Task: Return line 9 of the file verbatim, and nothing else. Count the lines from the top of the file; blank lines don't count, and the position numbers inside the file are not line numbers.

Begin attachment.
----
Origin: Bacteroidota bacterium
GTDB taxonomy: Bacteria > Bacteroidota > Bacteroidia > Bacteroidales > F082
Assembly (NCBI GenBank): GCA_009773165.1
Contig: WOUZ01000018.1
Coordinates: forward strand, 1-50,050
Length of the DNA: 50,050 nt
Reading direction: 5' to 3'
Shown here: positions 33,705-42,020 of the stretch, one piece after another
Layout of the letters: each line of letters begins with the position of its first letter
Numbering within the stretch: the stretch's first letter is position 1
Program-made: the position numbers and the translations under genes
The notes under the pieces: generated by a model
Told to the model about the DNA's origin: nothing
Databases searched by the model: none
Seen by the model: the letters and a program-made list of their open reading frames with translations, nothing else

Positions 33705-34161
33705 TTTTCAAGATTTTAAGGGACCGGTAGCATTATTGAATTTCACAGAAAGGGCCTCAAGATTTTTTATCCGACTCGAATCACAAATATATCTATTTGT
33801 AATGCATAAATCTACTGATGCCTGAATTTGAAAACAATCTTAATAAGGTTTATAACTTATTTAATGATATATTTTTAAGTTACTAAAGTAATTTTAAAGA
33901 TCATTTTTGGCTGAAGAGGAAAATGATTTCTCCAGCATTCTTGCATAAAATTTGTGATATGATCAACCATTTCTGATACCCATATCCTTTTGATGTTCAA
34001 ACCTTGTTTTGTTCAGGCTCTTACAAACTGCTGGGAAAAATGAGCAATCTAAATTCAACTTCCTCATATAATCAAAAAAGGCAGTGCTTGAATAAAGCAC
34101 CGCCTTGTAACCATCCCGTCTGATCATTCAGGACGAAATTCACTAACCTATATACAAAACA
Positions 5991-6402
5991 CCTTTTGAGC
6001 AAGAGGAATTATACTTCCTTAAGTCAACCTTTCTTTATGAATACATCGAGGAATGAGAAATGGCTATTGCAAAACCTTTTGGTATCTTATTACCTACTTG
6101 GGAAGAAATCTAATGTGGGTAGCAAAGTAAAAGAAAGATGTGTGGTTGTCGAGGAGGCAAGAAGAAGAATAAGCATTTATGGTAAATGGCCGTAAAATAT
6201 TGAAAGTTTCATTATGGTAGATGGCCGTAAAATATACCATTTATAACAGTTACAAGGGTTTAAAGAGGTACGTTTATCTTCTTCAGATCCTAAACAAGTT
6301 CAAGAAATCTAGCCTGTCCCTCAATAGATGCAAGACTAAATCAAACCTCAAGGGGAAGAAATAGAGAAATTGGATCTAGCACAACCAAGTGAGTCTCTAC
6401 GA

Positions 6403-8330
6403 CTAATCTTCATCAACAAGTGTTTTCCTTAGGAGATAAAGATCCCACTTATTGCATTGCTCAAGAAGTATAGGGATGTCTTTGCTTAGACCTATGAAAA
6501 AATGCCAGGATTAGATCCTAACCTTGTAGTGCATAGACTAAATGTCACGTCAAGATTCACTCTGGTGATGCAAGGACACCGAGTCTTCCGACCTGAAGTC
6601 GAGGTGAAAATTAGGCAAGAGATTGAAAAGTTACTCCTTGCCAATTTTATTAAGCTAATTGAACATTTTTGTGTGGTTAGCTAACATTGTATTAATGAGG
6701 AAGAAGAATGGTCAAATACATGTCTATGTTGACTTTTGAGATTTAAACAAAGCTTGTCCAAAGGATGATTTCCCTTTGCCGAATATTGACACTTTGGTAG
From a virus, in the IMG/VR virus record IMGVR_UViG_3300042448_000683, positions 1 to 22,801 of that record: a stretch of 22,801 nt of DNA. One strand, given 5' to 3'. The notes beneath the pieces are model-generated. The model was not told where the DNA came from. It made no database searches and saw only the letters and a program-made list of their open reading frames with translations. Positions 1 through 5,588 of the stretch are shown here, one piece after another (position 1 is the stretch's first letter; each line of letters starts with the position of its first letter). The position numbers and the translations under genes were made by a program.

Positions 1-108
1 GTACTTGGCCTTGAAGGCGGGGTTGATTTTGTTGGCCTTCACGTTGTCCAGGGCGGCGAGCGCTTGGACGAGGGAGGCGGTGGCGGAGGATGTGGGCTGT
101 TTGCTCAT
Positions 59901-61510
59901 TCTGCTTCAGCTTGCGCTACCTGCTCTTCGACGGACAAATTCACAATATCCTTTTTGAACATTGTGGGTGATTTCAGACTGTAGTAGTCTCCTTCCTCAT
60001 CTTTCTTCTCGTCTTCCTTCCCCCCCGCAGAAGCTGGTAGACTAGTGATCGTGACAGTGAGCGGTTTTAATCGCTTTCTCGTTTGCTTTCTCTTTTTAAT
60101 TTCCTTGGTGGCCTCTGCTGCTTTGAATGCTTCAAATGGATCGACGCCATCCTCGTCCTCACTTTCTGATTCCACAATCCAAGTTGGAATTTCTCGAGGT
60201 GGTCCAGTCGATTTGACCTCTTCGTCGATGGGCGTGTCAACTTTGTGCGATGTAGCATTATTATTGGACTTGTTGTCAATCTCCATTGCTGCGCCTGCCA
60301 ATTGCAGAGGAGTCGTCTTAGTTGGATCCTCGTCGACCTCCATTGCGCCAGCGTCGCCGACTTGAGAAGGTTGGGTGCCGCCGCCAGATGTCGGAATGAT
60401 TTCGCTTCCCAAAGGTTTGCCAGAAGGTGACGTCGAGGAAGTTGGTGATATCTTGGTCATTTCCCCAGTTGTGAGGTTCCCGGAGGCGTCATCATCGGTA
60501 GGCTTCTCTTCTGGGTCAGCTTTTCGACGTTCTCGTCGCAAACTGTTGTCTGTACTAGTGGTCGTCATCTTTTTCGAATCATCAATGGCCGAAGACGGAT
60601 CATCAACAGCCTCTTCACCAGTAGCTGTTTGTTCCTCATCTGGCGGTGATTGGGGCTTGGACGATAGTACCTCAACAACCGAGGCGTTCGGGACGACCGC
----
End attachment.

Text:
Layout of the letters: each line of letters begins with the position of its first letter